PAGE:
07 Jul 2014
Beagles are one of the most popular breeds in the United States today and they’re dogs that nearly everyone can recognize. Cute and friendly, Beagles make great pets. Beagles are happy-go-lucky and they have a short coat that’s easy to care for. They’re the perfect dog for many people.
Small hounds, like the Beagle, date back to around the 16th century, when every English gentleman had his own pack of hounds for hunting. Larger hounds were used to follow deer while the smaller hounds were used to hunt rabbit. These smaller hounds became the first Beagles. The breed was further established in the 18th century when there was breeding to produce Foxhounds as distinct from Beagles. The breed as we know it today was set in type in the 19th century.
Beagles are a friendly, cheerful breed and they make an excellent family pet. They are gentle and love children and they are especially good at getting along well with other dogs. They love to be around people. Beagles tend to be very curious and they are also clowns. They like to entertain. However, if you are thinking of getting a Beagle you should know that these dogs are natural hunters and they will follow their nose wherever it leads. They have one of the keenest noses of any dog breed. Sometimes this means a Beagle will dig under a fence or try to escape in order to follow an interesting smell. If you are out walking your Beagle, keep a firm hold on the leash because if he sees a rabbit or squirrel he could race off after them. Beagles need plenty of daily activity and a good fence.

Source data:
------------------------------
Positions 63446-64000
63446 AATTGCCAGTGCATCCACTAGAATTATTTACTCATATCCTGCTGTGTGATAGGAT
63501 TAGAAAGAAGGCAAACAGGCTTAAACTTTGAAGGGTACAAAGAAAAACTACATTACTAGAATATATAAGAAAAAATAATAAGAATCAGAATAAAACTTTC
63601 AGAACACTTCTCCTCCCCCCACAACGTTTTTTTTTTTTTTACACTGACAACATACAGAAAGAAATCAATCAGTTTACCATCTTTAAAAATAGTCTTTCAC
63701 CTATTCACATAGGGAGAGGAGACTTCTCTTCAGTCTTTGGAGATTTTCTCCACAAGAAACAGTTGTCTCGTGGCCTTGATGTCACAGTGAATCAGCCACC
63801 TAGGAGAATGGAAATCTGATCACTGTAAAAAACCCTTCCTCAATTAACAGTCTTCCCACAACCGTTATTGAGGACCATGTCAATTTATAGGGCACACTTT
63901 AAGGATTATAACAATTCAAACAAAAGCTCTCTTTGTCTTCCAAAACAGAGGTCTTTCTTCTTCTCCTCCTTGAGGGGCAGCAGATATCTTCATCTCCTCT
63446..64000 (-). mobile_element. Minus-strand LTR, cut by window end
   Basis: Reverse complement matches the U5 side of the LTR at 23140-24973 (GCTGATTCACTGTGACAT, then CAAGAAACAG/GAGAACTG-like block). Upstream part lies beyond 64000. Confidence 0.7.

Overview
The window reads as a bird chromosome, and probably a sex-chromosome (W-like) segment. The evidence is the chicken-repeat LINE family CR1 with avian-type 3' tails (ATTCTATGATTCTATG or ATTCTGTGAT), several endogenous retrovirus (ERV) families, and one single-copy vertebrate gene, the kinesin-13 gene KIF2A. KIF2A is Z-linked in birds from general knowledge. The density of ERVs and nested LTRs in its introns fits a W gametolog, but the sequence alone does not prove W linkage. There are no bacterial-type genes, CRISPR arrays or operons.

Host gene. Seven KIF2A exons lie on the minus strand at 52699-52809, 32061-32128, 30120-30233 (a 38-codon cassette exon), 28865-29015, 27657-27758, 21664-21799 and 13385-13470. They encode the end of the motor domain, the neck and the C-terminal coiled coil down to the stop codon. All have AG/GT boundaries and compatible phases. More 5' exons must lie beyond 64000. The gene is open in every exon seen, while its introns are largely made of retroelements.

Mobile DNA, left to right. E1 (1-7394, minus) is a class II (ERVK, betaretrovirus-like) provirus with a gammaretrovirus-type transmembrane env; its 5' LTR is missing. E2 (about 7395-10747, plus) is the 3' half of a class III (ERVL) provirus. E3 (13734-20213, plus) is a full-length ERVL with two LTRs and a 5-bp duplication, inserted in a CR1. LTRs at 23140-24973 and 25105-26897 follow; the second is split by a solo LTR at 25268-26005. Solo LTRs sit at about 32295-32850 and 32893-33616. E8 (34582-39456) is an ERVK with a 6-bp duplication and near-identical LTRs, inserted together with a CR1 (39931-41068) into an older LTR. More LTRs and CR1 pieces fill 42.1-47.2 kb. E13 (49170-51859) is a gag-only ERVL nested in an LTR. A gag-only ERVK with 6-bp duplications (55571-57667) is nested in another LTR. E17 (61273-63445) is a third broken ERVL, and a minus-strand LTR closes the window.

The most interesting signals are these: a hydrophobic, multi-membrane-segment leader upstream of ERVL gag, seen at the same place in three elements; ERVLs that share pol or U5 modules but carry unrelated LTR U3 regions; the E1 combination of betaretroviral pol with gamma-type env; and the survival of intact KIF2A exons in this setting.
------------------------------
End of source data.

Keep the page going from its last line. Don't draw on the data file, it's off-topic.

Beagles do have a “voice” and they are not recommended as apartment dogs unless you have very tolerant neighbors. They tend to bark or “bay” at times. In fact, the name “Beagle” may come from the French “be’geule” referring to the baying of the hounds when they are after game.
Beagles come in two height varieties – up to 13 inches at the shoulder and up to 15 inches at the shoulder. They may be any “true hound color,” including tri-color, red and white and lemon. (Here is a complete list of colors and marking for these dogs: http://www.akc.org/breeds/beagle/color_markings.cfm) They look like foxhounds in miniature and they are sturdy little hunting dogs. They are compact dogs with a short, hard coat. The coat is dense and it does shed quite a bit, though it’s easy to care for. If you run a brush over it once or twice a week it will cut down the shedding significantly. They generally weigh 20 to 25 pounds though, as a breed, Beagles are prone to overeating and gaining too much weight. Plenty of daily exercise is important for these dogs.
Beagles typically live 10 to 13 years but, like other breeds, there are some health problems that can appear in individual dogs. Some of the issues that can crop up include epilepsy, hypothyroidism, and dwarfism. “Funny puppy” – a developmental disorder seen in young Beagles – also can occur. Hip dysplasia occurs rarely. Disc problems with the back can occur. Possible eye problems include glaucoma and corneal dystrophy, as well as “cherry eye” and distichiasis where eyelashes grow into the eye and cause irritation. Retinal atrophy can also occur.
If you are interested in getting a Beagle puppy or any Beagle, be sure to talk to the breeder about health issues in the breed.
Beagles are smart dogs but they are not the easiest dogs to train. Their strong sense of smell will often cause them to be distracted during training. They can also be a little hard-headed and focused on whatever they are doing so they can ignore your commands at time, especially if they are investigating something. If your Beagle is off chasing something, you can forget about him coming when you call him, especially if he’s after a rabbit or some other prey. Fortunately, they are food-motivated so positive reinforcement methods using food as reward will give you a chance to train your Beagle to learn some basic obedience. They often excel as hunting dogs and in field work.